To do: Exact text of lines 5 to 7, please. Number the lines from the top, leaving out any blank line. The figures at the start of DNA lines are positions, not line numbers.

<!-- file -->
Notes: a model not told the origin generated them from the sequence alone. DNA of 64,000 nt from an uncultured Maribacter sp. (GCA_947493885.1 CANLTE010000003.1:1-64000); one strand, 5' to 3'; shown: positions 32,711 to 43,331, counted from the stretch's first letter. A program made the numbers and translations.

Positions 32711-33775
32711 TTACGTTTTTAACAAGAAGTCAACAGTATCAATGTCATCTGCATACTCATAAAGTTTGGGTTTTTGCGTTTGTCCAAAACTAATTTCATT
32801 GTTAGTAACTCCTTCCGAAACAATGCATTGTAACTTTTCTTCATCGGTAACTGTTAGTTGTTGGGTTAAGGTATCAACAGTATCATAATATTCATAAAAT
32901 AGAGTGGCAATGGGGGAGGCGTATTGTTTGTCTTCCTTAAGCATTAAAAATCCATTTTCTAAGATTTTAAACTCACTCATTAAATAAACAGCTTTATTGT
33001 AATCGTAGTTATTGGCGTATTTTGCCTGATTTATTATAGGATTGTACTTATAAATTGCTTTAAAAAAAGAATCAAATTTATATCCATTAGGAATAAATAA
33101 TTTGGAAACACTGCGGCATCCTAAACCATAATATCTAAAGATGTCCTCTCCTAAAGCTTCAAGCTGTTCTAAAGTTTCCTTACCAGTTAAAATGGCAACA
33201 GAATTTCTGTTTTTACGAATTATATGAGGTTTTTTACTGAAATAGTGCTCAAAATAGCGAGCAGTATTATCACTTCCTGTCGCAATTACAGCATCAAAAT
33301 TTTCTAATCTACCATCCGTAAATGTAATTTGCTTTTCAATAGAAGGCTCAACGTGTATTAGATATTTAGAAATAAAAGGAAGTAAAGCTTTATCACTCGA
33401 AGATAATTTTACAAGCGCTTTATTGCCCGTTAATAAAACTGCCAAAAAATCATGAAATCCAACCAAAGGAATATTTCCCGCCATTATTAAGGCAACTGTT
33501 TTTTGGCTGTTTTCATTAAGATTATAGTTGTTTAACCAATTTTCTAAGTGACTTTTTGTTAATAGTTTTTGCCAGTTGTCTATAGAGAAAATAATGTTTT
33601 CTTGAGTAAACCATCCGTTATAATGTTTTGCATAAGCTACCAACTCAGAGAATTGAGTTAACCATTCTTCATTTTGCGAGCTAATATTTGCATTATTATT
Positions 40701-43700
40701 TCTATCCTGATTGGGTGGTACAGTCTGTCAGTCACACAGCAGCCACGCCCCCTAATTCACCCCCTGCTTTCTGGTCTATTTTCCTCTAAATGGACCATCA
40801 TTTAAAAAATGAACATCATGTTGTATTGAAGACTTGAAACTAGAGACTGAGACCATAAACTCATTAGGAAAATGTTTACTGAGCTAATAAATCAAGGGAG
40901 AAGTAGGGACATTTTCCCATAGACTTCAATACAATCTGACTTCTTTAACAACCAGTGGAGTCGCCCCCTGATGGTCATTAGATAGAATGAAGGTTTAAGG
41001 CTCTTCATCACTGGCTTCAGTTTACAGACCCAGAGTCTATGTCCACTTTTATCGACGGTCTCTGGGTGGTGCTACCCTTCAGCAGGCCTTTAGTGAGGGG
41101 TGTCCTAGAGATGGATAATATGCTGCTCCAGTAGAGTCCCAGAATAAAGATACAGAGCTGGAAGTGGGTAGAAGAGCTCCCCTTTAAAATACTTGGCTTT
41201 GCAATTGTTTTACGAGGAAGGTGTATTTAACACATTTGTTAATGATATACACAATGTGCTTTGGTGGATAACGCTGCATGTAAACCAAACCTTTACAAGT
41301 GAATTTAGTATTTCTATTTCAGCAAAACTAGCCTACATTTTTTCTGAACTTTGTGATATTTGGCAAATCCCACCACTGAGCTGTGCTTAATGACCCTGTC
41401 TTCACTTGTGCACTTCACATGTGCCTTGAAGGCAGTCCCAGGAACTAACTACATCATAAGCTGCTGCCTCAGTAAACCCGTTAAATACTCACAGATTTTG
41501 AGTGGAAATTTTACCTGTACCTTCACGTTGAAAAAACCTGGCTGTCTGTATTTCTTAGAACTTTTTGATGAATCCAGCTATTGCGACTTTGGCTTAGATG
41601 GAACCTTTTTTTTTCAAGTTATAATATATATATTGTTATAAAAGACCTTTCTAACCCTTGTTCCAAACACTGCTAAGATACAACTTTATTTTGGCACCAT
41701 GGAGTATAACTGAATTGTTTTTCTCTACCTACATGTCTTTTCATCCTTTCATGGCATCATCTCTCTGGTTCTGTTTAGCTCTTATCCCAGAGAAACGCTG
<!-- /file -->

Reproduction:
32901 AGAGTGGCAATGGGGGAGGCGTATTGTTTGTCTTCCTTAAGCATTAAAAATCCATTTTCTAAGATTTTAAACTCACTCATTAAATAAACAGCTTTATTGT
33001 AATCGTAGTTATTGGCGTATTTTGCCTGATTTATTATAGGATTGTACTTATAAATTGCTTTAAAAAAAGAATCAAATTTATATCCATTAGGAATAAATAA
33101 TTTGGAAACACTGCGGCATCCTAAACCATAATATCTAAAGATGTCCTCTCCTAAAGCTTCAAGCTGTTCTAAAGTTTCCTTACCAGTTAAAATGGCAACA